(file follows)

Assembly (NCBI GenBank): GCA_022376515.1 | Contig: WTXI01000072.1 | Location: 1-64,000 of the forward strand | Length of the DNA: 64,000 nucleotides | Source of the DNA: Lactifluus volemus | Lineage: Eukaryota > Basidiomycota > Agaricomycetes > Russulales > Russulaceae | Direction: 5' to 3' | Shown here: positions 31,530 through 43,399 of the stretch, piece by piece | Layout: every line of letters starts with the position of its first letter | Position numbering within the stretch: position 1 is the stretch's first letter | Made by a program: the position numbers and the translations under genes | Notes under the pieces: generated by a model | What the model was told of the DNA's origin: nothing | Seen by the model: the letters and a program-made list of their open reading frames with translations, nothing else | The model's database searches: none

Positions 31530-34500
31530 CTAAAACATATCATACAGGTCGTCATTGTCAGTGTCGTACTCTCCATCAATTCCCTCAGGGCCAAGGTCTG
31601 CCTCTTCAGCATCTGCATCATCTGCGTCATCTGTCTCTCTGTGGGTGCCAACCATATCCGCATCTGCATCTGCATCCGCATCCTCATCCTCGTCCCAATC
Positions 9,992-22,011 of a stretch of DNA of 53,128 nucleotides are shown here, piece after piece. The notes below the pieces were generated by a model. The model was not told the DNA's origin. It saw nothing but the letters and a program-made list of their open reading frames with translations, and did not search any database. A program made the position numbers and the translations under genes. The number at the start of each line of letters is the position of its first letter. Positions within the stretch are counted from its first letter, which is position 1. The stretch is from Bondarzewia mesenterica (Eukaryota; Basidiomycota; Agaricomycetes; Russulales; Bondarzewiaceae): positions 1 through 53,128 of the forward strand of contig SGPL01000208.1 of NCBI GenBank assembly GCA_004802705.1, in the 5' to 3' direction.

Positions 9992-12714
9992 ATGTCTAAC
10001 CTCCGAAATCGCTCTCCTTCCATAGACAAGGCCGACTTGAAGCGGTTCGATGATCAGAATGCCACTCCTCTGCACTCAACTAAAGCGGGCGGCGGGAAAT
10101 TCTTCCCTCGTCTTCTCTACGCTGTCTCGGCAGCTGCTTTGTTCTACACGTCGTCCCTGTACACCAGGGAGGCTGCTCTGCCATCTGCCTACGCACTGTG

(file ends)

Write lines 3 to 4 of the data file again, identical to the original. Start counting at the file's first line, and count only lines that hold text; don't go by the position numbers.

31530 CTAAAACATATCATACAGGTCGTCATTGTCAGTGTCGTACTCTCCATCAATTCCCTCAGGGCCAAGGTCTG
31601 CCTCTTCAGCATCTGCATCATCTGCGTCATCTGTCTCTCTGTGGGTGCCAACCATATCCGCATCTGCATCTGCATCCGCATCCTCATCCTCGTCCCAATC